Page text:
Needs Your Support
Sudan Denies Israel Hit Convoys (UPI)
A Sudanese military spokesman has denied reports that Israel was involved in a series of attacks on weapons convoys in eastern Sudan heading for Gaza.
The reports said an Israeli warplane targeted a convoy of six Land Cruiser vehicles Thursday and Sunday last week, killing four passengers and destroying two of the vehicles.
Israeli security officials believe Sudan is a key conduit of weapons bound for Gaza.
Israeli Started U.S. Drone Industry - Peter Finn
In 1980, Abraham Karem, an engineer who had emigrated from Israel, retreated into his garage outside Los Angeles and began to build an aircraft.
When Karem finished a year later, he wheeled into his driveway an odd, cigar-shaped craft that was destined to change the way the U.S. wages war.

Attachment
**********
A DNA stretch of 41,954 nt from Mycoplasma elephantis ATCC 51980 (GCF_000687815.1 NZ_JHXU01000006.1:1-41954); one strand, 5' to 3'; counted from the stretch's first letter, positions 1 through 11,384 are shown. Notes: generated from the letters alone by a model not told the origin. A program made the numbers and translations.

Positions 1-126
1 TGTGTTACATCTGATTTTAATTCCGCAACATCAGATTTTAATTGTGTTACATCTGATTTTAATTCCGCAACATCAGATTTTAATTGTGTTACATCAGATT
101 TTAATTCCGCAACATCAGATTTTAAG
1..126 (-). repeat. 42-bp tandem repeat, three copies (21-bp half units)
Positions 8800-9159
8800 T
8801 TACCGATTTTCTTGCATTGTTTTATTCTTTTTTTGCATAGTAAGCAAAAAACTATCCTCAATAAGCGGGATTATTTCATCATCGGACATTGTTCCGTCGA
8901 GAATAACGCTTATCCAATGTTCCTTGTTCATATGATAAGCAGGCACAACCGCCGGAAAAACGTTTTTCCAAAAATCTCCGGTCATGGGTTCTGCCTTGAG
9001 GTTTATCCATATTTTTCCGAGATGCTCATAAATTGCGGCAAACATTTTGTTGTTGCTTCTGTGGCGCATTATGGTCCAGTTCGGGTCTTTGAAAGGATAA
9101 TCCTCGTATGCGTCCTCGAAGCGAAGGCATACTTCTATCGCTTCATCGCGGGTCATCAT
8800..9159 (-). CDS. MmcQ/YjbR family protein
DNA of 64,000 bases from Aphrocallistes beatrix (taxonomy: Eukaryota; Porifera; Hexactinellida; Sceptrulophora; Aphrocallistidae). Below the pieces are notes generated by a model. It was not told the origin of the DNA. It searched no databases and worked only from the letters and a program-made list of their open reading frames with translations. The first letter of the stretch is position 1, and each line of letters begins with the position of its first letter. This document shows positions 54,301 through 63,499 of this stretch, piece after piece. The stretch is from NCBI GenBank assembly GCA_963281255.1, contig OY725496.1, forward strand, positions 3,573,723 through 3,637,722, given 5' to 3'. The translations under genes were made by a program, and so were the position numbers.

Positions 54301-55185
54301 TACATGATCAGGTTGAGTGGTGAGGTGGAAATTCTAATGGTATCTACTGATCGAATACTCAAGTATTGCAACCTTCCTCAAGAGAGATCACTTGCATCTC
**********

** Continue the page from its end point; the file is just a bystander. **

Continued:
More than a decade of development later, Karem's drone became the Predator, whose controllers thousands of miles away in the U.S. launch Hellfire missiles toward targets they are watching on video screens.
Israel's Top 20 Greatest Inventions of All Time - Abigail Klein Leichman (Jerusalem Post)
Indispensable Israeli inventions are being displayed and demonstrated at the Bloomfield Science Museum in Jerusalem.
Israel's top inventions highlighted at the exhibition include:
Netafim smart drip micro-irrigation, Ormat geothermal power plants, Pythagoras Solar windows,
Hazera Genetics slow-ripening cherry tomato, EpiLady electric hair remover, MobileEye safe auto navigation system, Leviathan Energy silent wind turbine, BriefCam video-synopsis technology, Better Place electric car network, Intel Israel computer processors.